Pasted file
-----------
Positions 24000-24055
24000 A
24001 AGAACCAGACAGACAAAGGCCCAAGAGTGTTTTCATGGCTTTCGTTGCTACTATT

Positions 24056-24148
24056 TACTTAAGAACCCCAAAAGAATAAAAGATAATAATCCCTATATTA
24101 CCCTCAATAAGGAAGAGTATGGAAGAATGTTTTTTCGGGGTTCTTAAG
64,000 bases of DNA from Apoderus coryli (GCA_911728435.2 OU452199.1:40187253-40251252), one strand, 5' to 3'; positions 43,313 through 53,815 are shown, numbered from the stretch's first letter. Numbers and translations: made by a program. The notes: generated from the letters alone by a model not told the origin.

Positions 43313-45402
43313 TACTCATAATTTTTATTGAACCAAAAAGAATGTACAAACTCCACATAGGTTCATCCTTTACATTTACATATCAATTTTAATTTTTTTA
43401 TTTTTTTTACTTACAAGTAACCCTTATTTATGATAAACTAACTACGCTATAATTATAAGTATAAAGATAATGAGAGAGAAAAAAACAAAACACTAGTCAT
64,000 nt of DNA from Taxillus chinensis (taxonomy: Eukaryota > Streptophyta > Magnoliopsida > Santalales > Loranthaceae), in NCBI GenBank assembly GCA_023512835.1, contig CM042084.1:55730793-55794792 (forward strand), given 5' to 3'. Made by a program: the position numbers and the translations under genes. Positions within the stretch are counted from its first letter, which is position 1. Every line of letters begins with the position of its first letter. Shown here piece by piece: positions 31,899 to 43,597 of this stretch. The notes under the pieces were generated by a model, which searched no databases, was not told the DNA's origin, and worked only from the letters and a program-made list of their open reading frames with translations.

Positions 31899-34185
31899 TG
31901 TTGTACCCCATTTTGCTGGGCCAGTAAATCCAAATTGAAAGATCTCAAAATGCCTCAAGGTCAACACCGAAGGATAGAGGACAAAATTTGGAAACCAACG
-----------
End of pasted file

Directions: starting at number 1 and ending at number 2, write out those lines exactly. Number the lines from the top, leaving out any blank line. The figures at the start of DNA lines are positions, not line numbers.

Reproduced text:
Positions 24000-24055
24000 A